For far too long, the left in Sweden has seen work in elderly care as an “easy job” and thus suitable as an integration project.

Party leader Jimmie Åkesson, Sweden Democrats, has grown tired of that.

Together with the party’s social policy spokesperson Linda Lindberg, he writes a column in Expressen where the two point out what they believe is a lack of respect for the elderly in Sweden.

“As a pro-Swedish party, respect for our elderly, those who have helped build our country, is absolutely fundamental. All Swedes should feel secure in having a dignified old age with the right help and support from society after having worked and contributed to our common welfare for a lifetime,” they write.

The two believe that for many years the parties on the left have seen work in elderly care as an “easy job” and thus suitable for integrating and giving people who do not speak Swedish a chance to learn the language at work.

“This attitude goes against everything that care for the elderly should stand for. Elderly care in Sweden primarily exists to provide our citizens with safe and good care and a good life in old age – not to provide work for people who have not adapted to Sweden,” they write.

The importance of speaking fluent Swedish is particularly important in elderly care, for several reasons, the two believe.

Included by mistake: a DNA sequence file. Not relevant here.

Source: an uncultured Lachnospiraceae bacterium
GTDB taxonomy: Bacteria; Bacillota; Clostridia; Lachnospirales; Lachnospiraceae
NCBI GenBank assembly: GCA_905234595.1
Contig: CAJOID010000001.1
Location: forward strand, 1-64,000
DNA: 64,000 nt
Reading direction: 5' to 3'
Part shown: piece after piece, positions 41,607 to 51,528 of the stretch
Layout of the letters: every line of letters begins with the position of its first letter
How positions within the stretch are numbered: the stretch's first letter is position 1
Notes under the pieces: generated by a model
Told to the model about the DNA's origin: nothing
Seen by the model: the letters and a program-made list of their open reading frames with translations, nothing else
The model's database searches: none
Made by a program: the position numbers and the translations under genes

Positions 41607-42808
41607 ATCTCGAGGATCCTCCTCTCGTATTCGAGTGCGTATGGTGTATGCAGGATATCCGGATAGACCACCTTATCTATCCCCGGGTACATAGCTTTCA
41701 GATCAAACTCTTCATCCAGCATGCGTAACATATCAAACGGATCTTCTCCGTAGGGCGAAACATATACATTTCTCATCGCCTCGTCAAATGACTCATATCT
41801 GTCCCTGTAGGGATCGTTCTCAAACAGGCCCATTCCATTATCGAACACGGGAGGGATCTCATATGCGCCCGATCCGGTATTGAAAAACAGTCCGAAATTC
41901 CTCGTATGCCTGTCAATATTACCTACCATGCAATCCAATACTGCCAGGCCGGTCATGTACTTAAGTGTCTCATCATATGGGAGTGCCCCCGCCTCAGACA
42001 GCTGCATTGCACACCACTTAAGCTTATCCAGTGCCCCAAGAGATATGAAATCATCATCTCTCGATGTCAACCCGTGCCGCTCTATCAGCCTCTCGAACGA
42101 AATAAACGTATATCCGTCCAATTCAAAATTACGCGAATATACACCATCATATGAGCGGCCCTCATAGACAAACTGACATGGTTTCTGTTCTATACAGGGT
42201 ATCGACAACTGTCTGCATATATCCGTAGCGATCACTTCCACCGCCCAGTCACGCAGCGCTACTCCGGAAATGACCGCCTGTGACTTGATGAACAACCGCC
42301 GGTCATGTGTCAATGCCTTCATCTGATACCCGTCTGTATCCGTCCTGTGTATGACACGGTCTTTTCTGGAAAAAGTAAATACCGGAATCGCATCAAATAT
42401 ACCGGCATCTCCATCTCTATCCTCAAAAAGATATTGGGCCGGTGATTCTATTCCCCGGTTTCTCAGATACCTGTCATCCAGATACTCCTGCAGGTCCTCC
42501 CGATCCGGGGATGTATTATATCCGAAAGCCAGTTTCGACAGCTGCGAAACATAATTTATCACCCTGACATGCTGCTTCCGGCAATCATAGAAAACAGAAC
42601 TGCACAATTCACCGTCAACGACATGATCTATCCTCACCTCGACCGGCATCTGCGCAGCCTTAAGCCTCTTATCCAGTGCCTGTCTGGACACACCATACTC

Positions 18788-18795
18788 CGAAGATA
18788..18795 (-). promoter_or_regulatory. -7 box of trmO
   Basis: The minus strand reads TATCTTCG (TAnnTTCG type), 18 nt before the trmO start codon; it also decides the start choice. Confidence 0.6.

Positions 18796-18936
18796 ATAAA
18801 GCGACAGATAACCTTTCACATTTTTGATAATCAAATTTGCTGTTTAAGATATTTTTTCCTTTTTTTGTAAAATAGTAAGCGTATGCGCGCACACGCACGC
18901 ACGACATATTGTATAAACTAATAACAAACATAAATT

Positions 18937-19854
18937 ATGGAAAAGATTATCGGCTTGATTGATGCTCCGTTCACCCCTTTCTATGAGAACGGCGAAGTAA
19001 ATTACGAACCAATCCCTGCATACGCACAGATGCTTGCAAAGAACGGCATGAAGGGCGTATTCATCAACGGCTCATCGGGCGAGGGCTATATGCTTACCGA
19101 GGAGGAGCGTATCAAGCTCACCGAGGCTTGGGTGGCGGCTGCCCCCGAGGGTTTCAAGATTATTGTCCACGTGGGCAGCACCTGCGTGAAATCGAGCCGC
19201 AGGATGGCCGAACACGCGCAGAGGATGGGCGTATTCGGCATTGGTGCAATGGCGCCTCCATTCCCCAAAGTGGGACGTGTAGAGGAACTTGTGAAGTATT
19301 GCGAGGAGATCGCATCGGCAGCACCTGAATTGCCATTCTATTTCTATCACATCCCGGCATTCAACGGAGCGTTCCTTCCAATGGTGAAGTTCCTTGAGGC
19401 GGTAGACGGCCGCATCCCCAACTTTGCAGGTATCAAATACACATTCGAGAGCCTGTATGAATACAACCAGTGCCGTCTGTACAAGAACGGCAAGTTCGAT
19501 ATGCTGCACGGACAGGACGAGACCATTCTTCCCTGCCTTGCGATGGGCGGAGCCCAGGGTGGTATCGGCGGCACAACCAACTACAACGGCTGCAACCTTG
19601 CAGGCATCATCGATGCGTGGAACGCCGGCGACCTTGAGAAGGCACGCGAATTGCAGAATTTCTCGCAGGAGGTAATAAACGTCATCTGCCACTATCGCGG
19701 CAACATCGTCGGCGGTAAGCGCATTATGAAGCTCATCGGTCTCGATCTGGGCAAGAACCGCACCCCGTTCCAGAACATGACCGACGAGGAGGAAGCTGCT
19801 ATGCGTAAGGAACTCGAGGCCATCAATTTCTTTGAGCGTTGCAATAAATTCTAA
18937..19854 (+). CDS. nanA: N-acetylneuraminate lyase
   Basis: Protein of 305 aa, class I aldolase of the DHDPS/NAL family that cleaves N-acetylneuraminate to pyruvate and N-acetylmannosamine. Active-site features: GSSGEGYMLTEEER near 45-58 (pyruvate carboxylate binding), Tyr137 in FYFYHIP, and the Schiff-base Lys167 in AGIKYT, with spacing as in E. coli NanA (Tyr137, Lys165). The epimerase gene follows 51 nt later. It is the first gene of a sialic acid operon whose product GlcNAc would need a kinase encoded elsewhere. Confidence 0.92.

“The elderly must be able to understand and be understood by those who are there to support and help. What happens if something goes wrong and someone has to quickly ask for help without being able to fully communicate with those around them? It is also important for relatives to feel confident that the elderly are looked after by staff who can speak Swedish well and understand their needs”, they believe, and add:

“Ultimately, it is the individual’s responsibility to learn Swedish, and if despite good efforts and conditions, they do not do it, they should not continue working with the elderly. It is both a question of respect and the safety of our elderly and, by extension, their relatives. Our elderly and their well-being are too important for us not to dare to make high demands on those who are there to support them.”

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